arresting, interrogating, and torturing thousands of Ogaadeeni civilians Ethiopian security forces suspected of aiding the rebels; securing bribes in exchange for the release of civilian detainees; raping women and girls as a way of humiliating their communities; killing ONLF fighters and displaying their bodies in public places; controlling population 28 ‘In Ethiopia, Fear of Army Brutality’, New York Times, 18 June 2007. The Abole attack occurred shortly after Ethiopian troops ousted the Islamic Courts Union (ICU) in Mogadishu. Ethiopia accused Eritrea of masterminding the ONLF attack while Ethiopia’s own troops were fighting in Somalia.

29 Human Rights Watch (HRW), ‘Collective Punishment: War Crimes and Crimes against Humanity in the Ogaden Area of Ethiopia’s Somali Regional State’, New York, 2008.

22 TALkINg PEACE IN THE OgADEN

movements; intimidating the traditional authorities, civil servants and traders; and cutting-off villages and towns from their food supplies.30 The onset of peace talks five years later between the Ethiopian government and the ONLF was very much the result of changes on the ground after—although not necessarily as a direct result of—the 2007 Abole attack. Three broad, parallel trends have marked the Ogaden conflict since: the securitization of politics in Ethiopia’s SRS, the internationalization of the conflict, and the indigenization of the day-to-day fighting.31 Securitization of the SRS The escalation of the ONLF insurgency, and the scale of Ethiopia’s counter-insurgency, has accelerated the securitization of politics in Ethiopia’s Region Five, the Somali Regional State. Security concerns have always been important in the region but they have come to dominate all other considerations.32 Security has been used to justify a range of political and military tactics, almost to the point where the rule of law and due process no longer exist. Instead, there is despotic and personalized rule, and a new set of security-driven patron–client relationships.





30 Mohamud Hussein Khalif and Martin Doornbos, ‘The Somali Region in Ethiopia:

A Neglected Human Rights Tragedy’, Review of African Political Economy 29 /91 (2002), pp. 73–94; Ulf Terlinden, ‘Ethiopia: An Inventory of 28 Conflicts’, internal draft report, UN Emergencies Unit for Ethiopia, Addis Ababa, January 2003; Hagmann and Korf, ‘Agamben in the Ogaden’, pp. 210–12; HRW, ‘Collective Punishment’; Integrated Regional Information Network of the United Nations (IRIN), ‘Ethiopia: IRIN Special Report on the Ogaden’, Nairobi, 11 May 2000; Ogaden Human Rights Committee (OHRC), ‘Human Rights Violations in the Ogaden by the Ethiopian Government, 1991 to 1996’, Godey, July 1996; OHRC, ‘Ogaden: An Endless Human Tragedy’, Porrentruy, April 1998;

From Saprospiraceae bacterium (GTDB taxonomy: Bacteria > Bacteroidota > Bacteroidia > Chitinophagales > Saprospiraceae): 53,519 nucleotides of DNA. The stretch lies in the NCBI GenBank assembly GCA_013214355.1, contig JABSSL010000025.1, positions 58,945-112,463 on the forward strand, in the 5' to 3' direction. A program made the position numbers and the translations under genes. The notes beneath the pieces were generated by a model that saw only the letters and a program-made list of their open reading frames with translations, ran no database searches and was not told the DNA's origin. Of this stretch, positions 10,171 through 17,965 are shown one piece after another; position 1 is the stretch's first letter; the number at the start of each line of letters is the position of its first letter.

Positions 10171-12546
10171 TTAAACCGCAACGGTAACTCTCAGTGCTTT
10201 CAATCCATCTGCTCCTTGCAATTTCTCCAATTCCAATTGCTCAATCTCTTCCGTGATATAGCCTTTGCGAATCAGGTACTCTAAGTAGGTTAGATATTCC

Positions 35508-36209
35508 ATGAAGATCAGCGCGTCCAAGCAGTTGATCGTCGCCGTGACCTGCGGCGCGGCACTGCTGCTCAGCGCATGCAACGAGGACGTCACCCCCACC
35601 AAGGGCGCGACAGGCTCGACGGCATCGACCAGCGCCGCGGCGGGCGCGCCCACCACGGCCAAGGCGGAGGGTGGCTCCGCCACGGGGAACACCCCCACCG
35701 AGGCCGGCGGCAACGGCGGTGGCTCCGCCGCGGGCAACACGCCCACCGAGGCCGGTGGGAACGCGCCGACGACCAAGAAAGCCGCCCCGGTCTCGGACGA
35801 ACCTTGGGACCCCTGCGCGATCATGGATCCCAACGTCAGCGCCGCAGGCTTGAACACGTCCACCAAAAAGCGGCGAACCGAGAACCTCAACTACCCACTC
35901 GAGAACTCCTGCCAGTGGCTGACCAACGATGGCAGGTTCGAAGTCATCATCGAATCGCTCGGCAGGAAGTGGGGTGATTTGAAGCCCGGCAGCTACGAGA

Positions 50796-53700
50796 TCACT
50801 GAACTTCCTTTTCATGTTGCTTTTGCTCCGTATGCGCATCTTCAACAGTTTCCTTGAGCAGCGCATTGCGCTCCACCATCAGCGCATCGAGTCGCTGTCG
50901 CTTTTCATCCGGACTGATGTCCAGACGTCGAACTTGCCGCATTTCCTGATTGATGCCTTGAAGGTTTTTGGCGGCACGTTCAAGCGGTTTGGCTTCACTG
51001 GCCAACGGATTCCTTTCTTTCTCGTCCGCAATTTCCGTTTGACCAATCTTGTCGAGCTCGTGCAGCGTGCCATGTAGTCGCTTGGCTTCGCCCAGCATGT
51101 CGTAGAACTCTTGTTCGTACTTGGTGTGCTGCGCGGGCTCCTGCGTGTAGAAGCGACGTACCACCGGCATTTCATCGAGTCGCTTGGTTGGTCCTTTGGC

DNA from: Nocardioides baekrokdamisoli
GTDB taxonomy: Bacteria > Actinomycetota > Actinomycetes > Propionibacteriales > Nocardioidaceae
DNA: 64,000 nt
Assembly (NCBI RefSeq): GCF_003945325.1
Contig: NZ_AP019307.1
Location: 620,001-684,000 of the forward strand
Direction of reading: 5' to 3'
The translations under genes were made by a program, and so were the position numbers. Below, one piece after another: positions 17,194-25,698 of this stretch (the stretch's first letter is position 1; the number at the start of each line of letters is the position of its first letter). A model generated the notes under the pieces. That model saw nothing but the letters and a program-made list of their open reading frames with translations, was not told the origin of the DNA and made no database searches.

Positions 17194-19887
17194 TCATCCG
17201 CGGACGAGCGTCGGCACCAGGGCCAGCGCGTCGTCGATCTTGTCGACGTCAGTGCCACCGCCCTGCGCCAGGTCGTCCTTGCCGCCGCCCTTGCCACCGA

OHRC, ‘Ogaden: Graveyard of Rights’, Godey, 23 August 1999; OHRC, ‘Mass Killings in the Ogaden: Daily Atrocities Against Civilians by the Ethiopian Armed Forces’, Godey, 20 February 2006; OHRC, ‘Ogaden: Ethiopian Government Forces Massacre, Displace and Starve Out the Civilian Population with Impunity’, Geneva, 8 August 2007; also interviews by Tobias Hagmann for this report.

31 The following paragraphs draw on Hagmann, ‘The Return of Garrison Rule’.

32 Tobias Hagmann, ‘Beyond Clannishness and Colonialism: Understanding Political Disorder in Ethiopia’s Somali Region, 1991–2004’, Journal of Modern African Studies 43 /4 (2005), pp. 509–36.

CHANgINg CONFLICT DYNAMICS 2007–2012 23 The securitization of the region’s politics started with the Ethiopian military and was driven by both its counter-insurgency agenda and the government’s need to protect oil and gas fields. The Ogaden basin is divided into 21 energy blocks with the most significant deposits in the Kalub and Hilala gas field in the Shilabo area. In recent years, Petronas (Malaysia), Sinopec (China), Africa Oil Corp/ Lundin (Sweden), and SouthWest Energy (Ethiopia), have all explored oil and gas reserves in the SRS.

The systematic harassment of Ogaadeeni civilians had begun before the Abole attack, in 2005, when the Ethiopian military came up with a ‘peace plan’ that combined military strikes against the ONLF with collecting intelligence about its civilian supporters. Discrediting and dismissing political rivals by accusing them of supporting the ONLF was not a new tactic, but the hunt was increasingly extended to inside the regional administration. Previously, such accusations meant that the individual involved would lose his or her job, or go to prison; after 2007, these allegations became a matter of life and death. As a result of increasingly harsh punishments by the security apparatus, a culture of fear and intimidation set into the region.33 In 2008, almost 400 police officers were expelled or imprisoned after a gem gema session—literally, ‘critique and self-critique’—in which they were accused of collaboration with the ONLF.34 The securitization of regional politics did not only lead to greater violence; it also had a substantial impact on the region’s political elites.